West Nile encephalitis is an illness that causes inflammation in the brain. It is caused by the West Nile virus. The virus is carried by mosquitoes. Encephalitis can cause confusion, a high fever, and a severe headache. Other symptoms include nausea and vomiting, and a stiff neck and back. West Nile virus is not spread by touching a person who has the virus. Almost all cases are from mosquito bites. It appears that the virus can be passed through breast milk. Talk to your doctor about this if you are breastfeeding.
Most people with the illness get better after treatment. But you may have some symptoms for several weeks or longer while your body heals.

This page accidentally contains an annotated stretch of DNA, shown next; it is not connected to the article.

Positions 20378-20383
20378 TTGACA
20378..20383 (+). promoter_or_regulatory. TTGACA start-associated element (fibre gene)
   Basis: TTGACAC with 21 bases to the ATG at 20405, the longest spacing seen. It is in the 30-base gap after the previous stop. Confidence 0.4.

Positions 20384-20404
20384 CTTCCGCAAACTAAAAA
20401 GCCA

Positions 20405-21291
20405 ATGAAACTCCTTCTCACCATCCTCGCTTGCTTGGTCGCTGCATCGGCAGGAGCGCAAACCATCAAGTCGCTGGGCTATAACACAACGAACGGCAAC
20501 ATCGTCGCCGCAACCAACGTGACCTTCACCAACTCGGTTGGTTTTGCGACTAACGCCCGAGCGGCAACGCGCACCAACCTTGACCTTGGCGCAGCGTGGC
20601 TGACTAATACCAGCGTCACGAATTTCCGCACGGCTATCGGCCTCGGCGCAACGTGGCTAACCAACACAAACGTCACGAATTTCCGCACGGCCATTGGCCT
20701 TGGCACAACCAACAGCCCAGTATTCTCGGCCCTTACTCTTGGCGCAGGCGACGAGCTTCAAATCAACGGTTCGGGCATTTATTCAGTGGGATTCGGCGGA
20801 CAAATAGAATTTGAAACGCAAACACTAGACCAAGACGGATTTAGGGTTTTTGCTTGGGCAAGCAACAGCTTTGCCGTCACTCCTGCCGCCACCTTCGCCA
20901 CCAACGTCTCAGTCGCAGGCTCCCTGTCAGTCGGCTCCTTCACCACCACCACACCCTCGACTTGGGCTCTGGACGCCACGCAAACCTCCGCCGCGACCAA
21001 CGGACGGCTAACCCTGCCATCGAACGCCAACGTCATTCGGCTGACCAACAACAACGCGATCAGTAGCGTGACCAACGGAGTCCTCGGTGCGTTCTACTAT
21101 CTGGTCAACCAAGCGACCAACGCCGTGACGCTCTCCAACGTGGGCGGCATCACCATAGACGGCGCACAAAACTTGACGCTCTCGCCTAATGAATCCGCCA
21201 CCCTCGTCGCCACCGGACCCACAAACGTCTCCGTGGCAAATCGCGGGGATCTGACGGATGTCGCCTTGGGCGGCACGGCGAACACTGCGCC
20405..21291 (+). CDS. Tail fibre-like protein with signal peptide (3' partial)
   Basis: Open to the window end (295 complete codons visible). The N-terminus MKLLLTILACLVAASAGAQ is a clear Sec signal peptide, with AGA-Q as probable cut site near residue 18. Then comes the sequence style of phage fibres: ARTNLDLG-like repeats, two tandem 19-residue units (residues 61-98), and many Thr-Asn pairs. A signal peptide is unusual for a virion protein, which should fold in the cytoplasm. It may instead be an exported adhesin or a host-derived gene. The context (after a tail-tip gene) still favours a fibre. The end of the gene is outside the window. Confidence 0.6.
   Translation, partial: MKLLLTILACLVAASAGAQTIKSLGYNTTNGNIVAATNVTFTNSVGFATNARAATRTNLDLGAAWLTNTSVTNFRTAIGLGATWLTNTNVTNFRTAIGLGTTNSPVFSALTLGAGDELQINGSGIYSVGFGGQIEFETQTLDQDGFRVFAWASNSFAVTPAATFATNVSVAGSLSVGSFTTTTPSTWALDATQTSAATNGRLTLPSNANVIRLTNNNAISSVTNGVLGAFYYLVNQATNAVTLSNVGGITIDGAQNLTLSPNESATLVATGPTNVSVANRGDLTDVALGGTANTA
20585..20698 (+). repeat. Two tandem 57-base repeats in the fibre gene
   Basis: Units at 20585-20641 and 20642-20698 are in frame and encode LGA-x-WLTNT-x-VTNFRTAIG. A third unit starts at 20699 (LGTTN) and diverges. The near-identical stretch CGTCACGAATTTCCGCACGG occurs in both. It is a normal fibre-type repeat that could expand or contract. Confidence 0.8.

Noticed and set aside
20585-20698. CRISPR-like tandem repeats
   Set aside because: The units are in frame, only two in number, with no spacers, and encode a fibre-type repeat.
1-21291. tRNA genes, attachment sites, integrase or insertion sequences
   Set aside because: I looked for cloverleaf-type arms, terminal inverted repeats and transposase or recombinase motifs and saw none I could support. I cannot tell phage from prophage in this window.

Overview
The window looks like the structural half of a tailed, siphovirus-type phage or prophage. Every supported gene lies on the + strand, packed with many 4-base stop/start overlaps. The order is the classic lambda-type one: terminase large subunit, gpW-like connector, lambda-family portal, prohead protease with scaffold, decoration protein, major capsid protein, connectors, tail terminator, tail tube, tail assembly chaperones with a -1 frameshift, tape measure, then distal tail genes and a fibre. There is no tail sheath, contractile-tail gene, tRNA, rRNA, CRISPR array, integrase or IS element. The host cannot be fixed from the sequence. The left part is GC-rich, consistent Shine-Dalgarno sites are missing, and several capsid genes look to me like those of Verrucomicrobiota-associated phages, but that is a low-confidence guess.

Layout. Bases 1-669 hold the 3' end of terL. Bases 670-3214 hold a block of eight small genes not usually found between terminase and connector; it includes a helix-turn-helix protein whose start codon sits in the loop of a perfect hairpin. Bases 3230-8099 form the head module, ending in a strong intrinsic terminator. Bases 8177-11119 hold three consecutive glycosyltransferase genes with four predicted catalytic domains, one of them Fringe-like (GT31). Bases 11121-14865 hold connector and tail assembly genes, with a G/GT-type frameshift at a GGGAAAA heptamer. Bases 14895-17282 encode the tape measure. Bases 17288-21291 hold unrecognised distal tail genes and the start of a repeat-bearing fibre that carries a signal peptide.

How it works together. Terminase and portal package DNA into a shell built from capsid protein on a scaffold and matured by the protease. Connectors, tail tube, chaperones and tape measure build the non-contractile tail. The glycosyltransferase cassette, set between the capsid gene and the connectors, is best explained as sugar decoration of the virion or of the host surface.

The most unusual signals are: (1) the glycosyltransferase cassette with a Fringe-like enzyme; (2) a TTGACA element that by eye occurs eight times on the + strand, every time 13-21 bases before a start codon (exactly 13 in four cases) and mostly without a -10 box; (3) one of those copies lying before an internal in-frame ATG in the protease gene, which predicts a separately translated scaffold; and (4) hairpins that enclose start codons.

Follow-up care is a key part of your treatment and safety. Be sure to make and go to all appointments, and call your doctor or nurse call line if you are having problems. It's also a good idea to know your test results and keep a list of the medicines you take.
Call 911 anytime you think you may need emergency care. For example, call if:
Call your doctor or nurse call line now or seek immediate medical care if:
Watch closely for changes in your health, and be sure to contact your doctor or nurse call line if:
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Current as of: March 3, 2017
Adam Husney, MD - Family Medicine
& E. Gregory Thompson, MD - Internal Medicine & Leslie A. Tengelsen, PhD, DVM - Epidemiology
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